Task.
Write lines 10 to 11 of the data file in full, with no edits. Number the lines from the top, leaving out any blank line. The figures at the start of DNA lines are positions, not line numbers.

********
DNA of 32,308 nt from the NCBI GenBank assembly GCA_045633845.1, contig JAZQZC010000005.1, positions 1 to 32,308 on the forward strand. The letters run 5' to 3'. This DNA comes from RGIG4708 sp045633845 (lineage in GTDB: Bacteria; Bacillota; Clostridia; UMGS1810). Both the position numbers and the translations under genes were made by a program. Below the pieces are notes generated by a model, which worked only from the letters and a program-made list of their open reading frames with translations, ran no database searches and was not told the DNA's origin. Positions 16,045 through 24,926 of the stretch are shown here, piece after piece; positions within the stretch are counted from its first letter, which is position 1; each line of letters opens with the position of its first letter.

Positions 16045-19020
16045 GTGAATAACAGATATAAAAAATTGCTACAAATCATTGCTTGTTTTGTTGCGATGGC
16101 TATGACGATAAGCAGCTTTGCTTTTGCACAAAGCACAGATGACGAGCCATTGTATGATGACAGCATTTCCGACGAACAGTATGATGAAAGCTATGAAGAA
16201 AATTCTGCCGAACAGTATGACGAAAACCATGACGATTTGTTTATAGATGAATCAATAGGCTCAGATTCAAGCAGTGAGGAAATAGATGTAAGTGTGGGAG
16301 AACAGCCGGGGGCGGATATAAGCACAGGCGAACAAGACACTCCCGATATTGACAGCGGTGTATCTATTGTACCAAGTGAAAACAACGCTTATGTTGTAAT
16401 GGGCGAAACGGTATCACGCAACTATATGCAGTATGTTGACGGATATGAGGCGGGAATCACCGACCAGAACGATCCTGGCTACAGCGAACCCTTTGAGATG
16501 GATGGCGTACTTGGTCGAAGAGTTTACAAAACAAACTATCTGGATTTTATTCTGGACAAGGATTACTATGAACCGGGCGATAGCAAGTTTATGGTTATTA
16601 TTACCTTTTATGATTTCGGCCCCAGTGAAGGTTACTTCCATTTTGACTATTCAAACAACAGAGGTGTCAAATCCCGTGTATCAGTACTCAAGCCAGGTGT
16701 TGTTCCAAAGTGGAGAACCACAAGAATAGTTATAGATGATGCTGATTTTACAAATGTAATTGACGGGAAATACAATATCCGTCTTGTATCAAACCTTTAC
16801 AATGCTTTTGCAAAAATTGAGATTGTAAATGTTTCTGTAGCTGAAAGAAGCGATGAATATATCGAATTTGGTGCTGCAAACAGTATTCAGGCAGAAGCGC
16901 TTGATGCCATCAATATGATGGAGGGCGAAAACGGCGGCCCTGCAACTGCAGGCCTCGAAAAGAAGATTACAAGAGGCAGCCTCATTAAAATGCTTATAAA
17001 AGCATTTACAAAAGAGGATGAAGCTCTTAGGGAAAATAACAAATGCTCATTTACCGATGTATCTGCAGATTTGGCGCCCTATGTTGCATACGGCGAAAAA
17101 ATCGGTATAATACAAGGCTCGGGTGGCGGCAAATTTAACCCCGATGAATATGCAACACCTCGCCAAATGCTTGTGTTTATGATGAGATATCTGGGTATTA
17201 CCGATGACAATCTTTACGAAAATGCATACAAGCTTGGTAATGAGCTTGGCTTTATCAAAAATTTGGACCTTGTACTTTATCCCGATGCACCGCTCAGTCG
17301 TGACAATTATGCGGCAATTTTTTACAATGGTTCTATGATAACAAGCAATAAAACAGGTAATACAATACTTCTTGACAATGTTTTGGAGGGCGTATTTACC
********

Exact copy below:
16701 TGTTCCAAAGTGGAGAACCACAAGAATAGTTATAGATGATGCTGATTTTACAAATGTAATTGACGGGAAATACAATATCCGTCTTGTATCAAACCTTTAC
16801 AATGCTTTTGCAAAAATTGAGATTGTAAATGTTTCTGTAGCTGAAAGAAGCGATGAATATATCGAATTTGGTGCTGCAAACAGTATTCAGGCAGAAGCGC